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E-Marketing Performance Blog

3 Steps to Research & Define Buyer Personas

Author’s Note: Defining your buyer personas is a key step when developing your content marketing strategy. Market analyst Ashley Verrill offers three easy steps to research and define your ideal customer profiles in this guest post.

Customers today are constantly bombarded with demands for their attention, from social media to email to text messages. It’s becoming increasingly difficult for marketers to push their message through the noise. So what’s the solution? Make them come to you.

In order to do this, you need to create something your customer already wants and is actively searching for. And that something is content. In today’s article, I’m going to describe the first step in creating this customer-attracting content: researching your buyer personas.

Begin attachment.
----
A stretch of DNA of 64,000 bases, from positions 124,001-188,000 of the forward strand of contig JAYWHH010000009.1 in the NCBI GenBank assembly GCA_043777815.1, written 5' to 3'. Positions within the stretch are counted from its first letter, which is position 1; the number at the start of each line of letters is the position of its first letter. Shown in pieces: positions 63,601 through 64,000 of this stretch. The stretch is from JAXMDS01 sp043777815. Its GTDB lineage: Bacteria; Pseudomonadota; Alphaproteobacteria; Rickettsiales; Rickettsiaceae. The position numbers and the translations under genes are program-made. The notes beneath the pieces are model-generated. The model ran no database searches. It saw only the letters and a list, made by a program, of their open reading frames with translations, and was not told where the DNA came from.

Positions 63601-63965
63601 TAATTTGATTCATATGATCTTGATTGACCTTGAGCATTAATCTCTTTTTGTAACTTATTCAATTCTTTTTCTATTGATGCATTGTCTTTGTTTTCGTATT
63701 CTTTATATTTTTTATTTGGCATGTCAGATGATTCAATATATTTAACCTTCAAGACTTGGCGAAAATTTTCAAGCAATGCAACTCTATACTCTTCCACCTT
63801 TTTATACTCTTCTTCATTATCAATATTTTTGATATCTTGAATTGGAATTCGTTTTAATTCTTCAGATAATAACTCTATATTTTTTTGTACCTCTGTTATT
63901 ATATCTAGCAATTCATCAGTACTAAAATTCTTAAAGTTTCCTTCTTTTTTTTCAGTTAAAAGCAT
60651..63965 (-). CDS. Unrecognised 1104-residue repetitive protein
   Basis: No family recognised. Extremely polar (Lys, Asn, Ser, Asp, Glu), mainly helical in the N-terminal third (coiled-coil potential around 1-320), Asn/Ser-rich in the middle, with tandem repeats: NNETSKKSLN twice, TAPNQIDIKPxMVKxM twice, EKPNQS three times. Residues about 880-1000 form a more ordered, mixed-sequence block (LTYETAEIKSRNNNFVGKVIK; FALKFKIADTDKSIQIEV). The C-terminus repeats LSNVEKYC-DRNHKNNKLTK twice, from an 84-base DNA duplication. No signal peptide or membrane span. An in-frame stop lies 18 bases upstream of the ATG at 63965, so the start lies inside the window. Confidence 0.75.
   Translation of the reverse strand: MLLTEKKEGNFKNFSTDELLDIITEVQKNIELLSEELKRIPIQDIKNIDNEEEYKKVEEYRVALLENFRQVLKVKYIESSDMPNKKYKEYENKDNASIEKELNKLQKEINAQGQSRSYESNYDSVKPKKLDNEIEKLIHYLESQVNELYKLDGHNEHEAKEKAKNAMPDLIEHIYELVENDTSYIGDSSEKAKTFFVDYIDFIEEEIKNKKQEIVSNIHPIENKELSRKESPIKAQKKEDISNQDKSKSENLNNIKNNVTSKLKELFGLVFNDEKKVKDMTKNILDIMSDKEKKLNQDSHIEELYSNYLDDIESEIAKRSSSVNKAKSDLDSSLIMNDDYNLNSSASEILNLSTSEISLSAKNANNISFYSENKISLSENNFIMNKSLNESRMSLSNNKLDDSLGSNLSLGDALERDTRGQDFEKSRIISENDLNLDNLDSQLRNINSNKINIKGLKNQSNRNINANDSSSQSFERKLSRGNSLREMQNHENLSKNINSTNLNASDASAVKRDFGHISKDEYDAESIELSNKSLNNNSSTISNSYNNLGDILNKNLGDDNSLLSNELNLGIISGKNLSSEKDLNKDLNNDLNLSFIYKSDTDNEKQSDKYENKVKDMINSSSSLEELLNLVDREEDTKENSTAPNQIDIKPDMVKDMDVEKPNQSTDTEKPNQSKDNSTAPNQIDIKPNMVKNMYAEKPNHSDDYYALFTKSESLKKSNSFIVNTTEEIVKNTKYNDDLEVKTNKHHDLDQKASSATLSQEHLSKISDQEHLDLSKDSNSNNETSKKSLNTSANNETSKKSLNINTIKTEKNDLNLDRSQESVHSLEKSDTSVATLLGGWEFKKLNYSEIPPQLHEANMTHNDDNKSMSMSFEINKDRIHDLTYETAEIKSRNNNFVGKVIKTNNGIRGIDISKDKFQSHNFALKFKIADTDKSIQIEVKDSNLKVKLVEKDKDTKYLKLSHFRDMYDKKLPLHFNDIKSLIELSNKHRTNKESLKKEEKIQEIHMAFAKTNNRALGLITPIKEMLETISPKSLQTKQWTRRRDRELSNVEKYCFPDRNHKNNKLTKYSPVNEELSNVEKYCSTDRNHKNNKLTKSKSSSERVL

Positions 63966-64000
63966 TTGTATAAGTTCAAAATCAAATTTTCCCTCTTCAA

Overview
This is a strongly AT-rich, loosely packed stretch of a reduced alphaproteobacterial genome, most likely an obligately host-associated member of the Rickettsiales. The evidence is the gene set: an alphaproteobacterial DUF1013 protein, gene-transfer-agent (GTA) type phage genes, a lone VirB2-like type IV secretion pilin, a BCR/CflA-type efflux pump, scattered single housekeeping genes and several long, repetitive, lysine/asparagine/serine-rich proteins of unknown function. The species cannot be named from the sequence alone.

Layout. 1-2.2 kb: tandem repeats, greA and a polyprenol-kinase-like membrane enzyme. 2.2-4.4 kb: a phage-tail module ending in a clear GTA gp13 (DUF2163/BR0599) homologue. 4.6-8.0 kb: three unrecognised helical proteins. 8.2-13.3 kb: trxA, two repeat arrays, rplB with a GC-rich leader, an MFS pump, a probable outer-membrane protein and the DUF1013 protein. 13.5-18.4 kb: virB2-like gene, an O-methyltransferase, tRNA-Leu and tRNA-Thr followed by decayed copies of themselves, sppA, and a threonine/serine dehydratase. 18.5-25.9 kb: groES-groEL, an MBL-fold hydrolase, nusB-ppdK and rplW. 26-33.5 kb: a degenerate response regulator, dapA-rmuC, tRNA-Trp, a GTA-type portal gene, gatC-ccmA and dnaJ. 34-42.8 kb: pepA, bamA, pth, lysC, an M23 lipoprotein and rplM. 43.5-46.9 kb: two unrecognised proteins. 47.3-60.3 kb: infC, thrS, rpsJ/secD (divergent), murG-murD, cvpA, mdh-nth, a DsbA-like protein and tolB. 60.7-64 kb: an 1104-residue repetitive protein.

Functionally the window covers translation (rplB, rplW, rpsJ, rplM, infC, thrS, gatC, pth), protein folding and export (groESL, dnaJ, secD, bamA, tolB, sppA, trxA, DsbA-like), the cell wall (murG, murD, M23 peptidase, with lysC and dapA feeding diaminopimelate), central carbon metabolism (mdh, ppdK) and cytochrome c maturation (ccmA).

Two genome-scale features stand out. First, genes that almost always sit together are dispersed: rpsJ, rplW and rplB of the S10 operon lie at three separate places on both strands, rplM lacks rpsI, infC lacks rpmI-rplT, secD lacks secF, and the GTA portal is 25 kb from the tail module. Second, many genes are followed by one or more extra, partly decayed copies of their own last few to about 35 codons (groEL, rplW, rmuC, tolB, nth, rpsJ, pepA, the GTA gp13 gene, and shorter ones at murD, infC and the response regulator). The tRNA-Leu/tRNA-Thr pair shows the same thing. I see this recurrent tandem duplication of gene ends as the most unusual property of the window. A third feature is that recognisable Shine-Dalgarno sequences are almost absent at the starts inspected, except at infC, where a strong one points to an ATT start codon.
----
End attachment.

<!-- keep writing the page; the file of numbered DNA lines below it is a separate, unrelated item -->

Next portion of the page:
The buyer persona is a hypothetical profile of your ideal customer. They include demographic information and describe what the potential customer values, wants, fears, and objects to when they shop for your product. These personas help you relate to your customers as real humans, and guide both content creation and distribution.

“You’re discovering what [your ideal customer] is passionate about, which can lead naturally—organically—into a discussion of how you can solve a problem or improve their lives, and why your company is the right choice to help them,” Nimble CEO Jon Ferrara told Software Advice recently.

Am I your ideal customer?

To create your buyer persona, you need to follow these three essential steps.

1. Survey Your Real Customers